Radio 5 Live listeners criticise Ed Miliband


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Indy Politics

Ed Miliband said he was taking Tony Blair's advice to "be yourself" as he brushed off severe criticism of his leadership from radio listeners.

The Labour leader said he was neither frustrated nor affected by attacks on his performance and insisted he remained "optimistic and confident" of general election victory.

Mr Miliband was confronted by a string of negative personal assessments from people who identified themselves as Labour voters during a phone-in on BBC Radio 5 Live.

Among the critics, two said he should step aside if the party was to have any chance of taking back power when the country next votes in 2015.

At one point his line to the studio failed and he was surprised to return to the airwaves midway through one lifelong Labour supporter's complaint that he was an unelectable "laughing stock".

While fears were not "trivial", he said, they were the sort of barbs endured by all party leaders - adding that he had sought the advice of predecessors such as Mr Blair on a number of occasions.

"We will have to agree to disagree," he said of his on-air critics.

"I go around the country and I talks to lots and lots of people about how we can change their lives. That's what I came into politics for and that's what I think the Labour Party's about.

"People will make their own judgments.

He added: "I won't say it's trivial but, no, I am not affected, because you come into this job knowing that you get lots of commentary, lots of criticism.

"That's life. That's what you come into this gig for. What matters to me is the people I meet and the issues that I talk about."

He said Gordon Brown and Mr Blair were "always good sources of advice" when he sought their opinion - in particular over dealing with prime minister's questions.

"The advice he (Blair) gives me is 'be yourself'. He does not agree with me about everything but we agree on a lot. I've said I think we need to move on from New Labour.

"When I speak out about something like bank bonuses or Rupert Murdoch, it's because I see what's wrong and I speak out about it. That's the way you've got to do the job."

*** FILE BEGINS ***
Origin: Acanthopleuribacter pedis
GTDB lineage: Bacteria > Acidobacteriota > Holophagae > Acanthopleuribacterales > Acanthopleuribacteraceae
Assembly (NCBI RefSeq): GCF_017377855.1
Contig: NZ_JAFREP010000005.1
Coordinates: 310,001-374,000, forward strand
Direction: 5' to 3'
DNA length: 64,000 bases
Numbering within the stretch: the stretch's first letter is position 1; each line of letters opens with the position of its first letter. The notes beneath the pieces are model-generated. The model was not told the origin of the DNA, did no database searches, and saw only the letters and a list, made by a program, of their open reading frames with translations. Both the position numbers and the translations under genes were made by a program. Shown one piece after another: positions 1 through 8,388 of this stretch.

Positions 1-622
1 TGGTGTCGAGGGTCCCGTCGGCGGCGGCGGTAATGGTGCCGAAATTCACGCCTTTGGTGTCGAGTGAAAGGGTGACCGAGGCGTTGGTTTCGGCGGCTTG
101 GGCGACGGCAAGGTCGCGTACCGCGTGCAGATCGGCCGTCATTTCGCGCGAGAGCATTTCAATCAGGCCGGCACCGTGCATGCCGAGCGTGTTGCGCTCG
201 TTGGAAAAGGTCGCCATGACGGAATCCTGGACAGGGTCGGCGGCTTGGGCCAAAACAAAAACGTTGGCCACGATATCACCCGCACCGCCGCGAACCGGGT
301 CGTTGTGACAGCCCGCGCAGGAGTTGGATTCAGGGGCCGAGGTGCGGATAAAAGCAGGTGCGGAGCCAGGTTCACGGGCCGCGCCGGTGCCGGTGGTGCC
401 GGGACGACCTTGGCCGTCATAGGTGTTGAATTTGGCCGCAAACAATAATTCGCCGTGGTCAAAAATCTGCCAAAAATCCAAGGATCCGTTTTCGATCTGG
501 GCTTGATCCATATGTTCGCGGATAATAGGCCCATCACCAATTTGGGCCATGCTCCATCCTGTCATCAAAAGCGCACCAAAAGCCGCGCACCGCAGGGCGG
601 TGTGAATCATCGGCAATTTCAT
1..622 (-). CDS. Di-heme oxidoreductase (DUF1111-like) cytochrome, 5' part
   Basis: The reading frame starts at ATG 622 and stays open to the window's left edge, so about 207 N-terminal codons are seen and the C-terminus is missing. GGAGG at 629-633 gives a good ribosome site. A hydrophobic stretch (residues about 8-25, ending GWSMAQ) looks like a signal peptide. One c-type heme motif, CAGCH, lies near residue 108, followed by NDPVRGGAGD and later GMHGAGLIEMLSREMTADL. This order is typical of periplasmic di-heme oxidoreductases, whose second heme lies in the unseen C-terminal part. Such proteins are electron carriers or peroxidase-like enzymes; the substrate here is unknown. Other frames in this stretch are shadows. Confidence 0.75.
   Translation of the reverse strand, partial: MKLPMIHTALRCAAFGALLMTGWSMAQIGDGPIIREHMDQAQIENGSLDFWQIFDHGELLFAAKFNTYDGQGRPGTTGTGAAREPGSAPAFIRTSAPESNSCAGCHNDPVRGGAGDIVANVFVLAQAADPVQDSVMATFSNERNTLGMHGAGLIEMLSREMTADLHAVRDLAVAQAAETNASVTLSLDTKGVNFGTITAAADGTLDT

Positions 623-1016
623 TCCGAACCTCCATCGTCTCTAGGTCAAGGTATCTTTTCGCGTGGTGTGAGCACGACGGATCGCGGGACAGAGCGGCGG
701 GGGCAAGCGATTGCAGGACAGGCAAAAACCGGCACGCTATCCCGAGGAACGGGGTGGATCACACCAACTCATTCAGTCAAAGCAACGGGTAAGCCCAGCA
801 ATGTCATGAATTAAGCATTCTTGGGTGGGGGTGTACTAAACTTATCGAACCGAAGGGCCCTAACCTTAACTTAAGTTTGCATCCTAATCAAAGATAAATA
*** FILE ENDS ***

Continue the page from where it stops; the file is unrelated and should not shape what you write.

Responding to criticism of his performance in the weekly Commons confrontation with Prime Minister David Cameron, he said: "I try to ask the questions I think the country wants asked.

"Sometimes you win at Prime Minister's Questions, sometimes you don't.

"But what's really important is to ask ... the questions that matter to people round the country and I am going to keep doing that."

Dismissing the Opposition's failure to open up consistent leads in opinion polls, he said: "It takes time for parties to recover."

Asked if it could happen by 2015, he said: "Yes, of course. But the thing you have to do as a politician is not watch the polls; what you've got to do is do the right thing.

"By the next election we will show that we can make a difference to people's lives and we do have the right priorities for people.

"I am optimistic and confident ... but you never take the British people for granted."

The listener who was venting his frustration as the party leader returned to the airwaves, who said he was a lifelong Labour voter from Wakefield, told him: "It is quite clear to everybody that you are not going to be the prime minister of this country by any stretch of the imagination.

"If Labour are going to win the election it will be with somebody else. Someone like Peter Hain, who has a wealth of experience of life."

Mr Miliband joked that he would pass on the compliment to the shadow Welsh secretary.